Riley County officials are charging ahead with developing a sales tax measure to fix county roads and bridges.
This comes after the city government departed from the current half-cent tax shared by the two entities that expires in 2022.
In November, Manhattan voters approved a 0.5% citywide sales tax measure, which will go into effect in 2023. The city government would keep all of the revenue public infrastructure, debt reduction and economic development.
If voters approved the county’s own half-cent proposal, it would increase the sales tax rate. The current rate in Manhattan is 8.95%.
As the sales tax issue is still in the early discussion phases, county commissioners haven’t decided on the amount of the sales tax or when it will go on the ballot.
Riley County officials on Thursday shared several proposed construction projects that would be funded through a potential 10-year county sales tax program.
John Ellermann, director of public works, said county staffers and the Road and Bridge Advisory Board developed a list of projects in anticipation of a 2022 sales tax program. It includes culvert and bridge replacements. Crews originally constructed many of the structures between the 1920s and 1940s. The projects also would include asphalt overlays and general new construction.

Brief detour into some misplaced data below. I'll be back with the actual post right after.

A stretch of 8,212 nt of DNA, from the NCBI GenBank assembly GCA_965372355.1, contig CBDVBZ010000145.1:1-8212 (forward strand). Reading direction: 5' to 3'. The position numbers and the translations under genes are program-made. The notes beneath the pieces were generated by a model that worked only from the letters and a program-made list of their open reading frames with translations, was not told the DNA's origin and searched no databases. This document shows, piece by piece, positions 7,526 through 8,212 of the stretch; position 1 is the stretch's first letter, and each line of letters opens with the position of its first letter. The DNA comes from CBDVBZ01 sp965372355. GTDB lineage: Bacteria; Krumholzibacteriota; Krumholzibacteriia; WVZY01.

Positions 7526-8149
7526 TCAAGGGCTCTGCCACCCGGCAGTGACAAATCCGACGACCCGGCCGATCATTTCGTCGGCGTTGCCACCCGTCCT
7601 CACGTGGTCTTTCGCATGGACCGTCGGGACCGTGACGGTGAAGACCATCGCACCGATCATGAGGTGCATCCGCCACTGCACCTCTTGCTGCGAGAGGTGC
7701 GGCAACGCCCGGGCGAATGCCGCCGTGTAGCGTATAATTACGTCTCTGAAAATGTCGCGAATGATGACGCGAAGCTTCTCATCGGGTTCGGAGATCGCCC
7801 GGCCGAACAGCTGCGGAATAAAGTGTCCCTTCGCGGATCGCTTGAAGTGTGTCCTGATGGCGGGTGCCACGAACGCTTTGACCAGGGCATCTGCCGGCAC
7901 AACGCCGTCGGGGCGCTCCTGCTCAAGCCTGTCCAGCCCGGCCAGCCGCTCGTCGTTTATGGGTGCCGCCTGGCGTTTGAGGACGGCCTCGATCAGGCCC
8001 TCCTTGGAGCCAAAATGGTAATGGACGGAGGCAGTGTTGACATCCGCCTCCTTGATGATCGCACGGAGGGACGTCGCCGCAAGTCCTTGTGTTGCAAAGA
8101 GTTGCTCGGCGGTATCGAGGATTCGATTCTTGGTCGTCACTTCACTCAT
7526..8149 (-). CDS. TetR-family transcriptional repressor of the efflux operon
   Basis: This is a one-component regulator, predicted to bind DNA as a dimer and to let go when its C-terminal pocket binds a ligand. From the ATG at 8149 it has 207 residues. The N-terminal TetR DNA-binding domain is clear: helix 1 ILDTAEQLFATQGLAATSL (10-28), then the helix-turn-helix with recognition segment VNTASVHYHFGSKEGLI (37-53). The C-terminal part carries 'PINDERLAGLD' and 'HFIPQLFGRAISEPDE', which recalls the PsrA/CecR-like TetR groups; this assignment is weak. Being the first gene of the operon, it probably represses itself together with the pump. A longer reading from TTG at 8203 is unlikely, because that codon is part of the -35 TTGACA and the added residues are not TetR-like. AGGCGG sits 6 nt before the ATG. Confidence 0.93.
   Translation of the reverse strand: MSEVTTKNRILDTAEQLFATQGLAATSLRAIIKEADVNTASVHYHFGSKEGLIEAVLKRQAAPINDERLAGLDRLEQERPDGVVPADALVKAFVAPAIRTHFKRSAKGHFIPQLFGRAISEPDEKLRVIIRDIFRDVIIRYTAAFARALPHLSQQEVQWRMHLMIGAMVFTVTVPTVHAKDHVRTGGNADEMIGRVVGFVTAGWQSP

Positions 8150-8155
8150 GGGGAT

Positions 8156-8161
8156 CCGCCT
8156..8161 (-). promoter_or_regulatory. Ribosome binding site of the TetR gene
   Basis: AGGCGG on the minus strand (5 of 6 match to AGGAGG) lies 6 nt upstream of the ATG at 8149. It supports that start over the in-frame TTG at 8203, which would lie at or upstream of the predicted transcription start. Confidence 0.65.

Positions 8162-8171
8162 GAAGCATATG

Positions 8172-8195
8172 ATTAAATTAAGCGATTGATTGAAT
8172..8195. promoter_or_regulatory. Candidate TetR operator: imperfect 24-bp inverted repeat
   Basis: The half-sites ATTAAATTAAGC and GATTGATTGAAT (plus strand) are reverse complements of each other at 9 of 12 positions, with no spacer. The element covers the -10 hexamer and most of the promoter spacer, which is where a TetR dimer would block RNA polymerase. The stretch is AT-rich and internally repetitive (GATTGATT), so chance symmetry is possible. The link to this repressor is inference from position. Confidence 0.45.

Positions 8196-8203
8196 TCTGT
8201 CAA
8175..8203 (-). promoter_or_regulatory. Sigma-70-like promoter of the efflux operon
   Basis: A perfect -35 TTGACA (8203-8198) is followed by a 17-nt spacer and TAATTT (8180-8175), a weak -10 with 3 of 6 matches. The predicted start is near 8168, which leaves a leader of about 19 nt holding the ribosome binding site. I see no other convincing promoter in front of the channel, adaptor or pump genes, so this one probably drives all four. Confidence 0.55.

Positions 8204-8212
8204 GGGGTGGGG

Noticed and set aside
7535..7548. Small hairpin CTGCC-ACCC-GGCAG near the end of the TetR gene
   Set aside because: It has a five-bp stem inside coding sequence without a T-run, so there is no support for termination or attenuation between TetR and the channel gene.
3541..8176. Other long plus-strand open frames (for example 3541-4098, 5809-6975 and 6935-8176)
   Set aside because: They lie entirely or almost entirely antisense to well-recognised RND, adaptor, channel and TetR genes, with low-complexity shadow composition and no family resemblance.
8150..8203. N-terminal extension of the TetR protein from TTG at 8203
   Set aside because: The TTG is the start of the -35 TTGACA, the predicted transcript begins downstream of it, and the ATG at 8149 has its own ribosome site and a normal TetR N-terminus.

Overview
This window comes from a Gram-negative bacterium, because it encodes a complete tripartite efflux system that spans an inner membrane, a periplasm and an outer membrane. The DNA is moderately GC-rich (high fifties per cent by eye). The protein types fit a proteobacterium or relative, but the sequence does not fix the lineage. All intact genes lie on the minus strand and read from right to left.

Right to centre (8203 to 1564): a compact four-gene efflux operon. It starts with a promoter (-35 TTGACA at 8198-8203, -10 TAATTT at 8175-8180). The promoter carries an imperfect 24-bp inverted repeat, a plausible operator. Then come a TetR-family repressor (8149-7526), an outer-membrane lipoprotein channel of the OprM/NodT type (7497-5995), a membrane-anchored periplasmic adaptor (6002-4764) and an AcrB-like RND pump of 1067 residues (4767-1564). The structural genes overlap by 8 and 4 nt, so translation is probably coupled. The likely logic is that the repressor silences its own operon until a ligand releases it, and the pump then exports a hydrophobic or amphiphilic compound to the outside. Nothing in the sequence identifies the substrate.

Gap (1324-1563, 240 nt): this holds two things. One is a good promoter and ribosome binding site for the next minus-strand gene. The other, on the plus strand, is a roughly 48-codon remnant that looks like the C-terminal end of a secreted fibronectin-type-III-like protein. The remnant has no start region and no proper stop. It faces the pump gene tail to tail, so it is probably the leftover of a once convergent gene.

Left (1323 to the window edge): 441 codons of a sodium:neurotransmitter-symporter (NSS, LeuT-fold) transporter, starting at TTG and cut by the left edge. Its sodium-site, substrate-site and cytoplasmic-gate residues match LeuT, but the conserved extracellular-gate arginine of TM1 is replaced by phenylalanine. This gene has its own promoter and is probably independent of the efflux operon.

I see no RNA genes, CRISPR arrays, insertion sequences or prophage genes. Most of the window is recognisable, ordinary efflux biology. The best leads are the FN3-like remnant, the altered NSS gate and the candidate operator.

The total cost of projects over the 10 years is estimated to be about $18 million with the sales tax program generating about $1.8 million annually. The proposal suggests the county use about 9% of the potential tax for culverts, 35% for bridges, 42% for construction projects and 14% for asphalt overlays.
In August, county commissioners had previously agreed by consensus to draft a potential sales tax question for Riley County roads and bridges.
Proposed construction projects include turning Marlatt Avenue from Denison Avenue to Browning Avenue into a four-lane road, making Wildcat Creek Road a two-lane road with shoulders, making Marlatt Avenue around Seth Child West a two-lane rural section with asphalt, and installing roundabouts at U.S. Highway 24 and Seth Child and US-24 and Kansas Highway 13, as well as one at the Seth Child and Marlatt Avenue intersection.
The city government or the Kansas Department of Corrections will likely share some project costs.
Commissioners did agree to tour some of the locations for the proposed replacements and construction at a later date.